Captain Bob drove Scubatyme and Doug Blakely was the Divemaster. We had one other diver on board: a young doctor named Jordan. Essentially a private trip.
I set up my camera with the wide angle lens and put it in the camera bucket at the stern. We set up our gear and talked diving as we traveled out to the dive site. Once there, I geared up and pulled my camera out of the bucket only to discover that the lens was fogged up. This was the same lens that had been on the camera I flooded back in September, the last time Gary and I dove on Scubatyme.
I quickly got out of my gear, opened the housing and pulled the camera so I could change to the macro lens. I tried to put the camera back in the housing, but the macro lens would not fit through the sleeve used to adjust the wide angle lens. I had to take the dome port off, pull the sleeve, replace the dome port, put the camera back in the housing and lock it up. Then I quickly got in my gear and got on the swim platform and went in backwards. My mask came unseated and I had to adjust and clear it, then chase the reel Doug had dropped overboard after attaching it to the flag.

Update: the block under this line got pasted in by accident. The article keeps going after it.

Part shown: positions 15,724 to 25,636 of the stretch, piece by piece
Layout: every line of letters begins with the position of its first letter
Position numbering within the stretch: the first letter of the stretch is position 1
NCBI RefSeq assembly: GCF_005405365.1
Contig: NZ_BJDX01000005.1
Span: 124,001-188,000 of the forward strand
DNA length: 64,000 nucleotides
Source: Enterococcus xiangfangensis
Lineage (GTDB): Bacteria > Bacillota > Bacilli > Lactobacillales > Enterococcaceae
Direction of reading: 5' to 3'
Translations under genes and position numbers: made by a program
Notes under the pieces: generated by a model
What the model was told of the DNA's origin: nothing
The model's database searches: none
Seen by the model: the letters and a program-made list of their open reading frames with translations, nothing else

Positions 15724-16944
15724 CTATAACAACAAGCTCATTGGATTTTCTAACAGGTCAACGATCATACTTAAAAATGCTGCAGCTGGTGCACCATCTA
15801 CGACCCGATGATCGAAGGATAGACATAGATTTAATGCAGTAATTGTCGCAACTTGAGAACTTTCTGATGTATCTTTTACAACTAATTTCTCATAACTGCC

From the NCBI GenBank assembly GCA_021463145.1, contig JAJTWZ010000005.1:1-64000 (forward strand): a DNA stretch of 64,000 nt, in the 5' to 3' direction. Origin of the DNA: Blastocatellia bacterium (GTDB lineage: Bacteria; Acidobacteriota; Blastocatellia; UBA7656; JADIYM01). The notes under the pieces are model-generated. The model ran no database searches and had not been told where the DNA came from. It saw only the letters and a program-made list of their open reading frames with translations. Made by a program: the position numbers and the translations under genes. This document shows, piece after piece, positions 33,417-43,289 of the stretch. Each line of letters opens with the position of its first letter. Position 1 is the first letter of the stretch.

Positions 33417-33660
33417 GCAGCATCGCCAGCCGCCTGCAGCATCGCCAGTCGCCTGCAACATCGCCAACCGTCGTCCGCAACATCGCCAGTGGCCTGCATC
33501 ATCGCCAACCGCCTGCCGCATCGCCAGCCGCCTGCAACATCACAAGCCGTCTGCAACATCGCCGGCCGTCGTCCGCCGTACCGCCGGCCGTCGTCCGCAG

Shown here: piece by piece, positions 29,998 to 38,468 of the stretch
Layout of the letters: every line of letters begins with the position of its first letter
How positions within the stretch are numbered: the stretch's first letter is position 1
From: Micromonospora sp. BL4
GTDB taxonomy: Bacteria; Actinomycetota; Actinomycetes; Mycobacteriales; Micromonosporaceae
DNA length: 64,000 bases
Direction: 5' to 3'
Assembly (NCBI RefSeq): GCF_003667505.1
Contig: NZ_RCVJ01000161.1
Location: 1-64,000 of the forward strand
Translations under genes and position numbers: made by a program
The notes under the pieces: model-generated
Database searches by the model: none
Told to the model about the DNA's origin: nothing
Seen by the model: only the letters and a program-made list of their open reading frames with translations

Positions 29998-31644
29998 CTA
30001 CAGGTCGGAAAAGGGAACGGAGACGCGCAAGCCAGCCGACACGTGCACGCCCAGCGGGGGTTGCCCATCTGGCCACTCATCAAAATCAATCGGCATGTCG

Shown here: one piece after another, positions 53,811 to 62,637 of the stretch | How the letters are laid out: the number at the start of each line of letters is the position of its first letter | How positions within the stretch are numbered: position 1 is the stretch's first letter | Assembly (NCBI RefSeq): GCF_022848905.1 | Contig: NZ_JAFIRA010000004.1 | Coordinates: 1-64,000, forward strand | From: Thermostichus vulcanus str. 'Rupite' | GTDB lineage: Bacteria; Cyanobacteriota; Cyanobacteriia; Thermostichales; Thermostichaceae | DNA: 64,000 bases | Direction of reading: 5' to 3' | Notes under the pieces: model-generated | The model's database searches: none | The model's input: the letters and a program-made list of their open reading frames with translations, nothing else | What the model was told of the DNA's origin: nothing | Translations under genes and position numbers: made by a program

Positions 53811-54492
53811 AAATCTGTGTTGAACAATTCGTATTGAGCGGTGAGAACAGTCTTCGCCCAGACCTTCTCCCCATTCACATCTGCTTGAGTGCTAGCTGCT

I was racing and must have pulled the plug from the hot shoe as the strobe would not fire in the water when I finally got around to taking pictures. Oh well. I opened up the aperture and shot without the strobe. Pictures came out unexpectedly well:
Water temperature was 75 degrees; Dive Time was 67 minutes; consumption at 44 feet average depth was 40.85 psi/minute; SAC rate was 17.51 psi/minute; and the RMV was 0.45 ft3/mintue.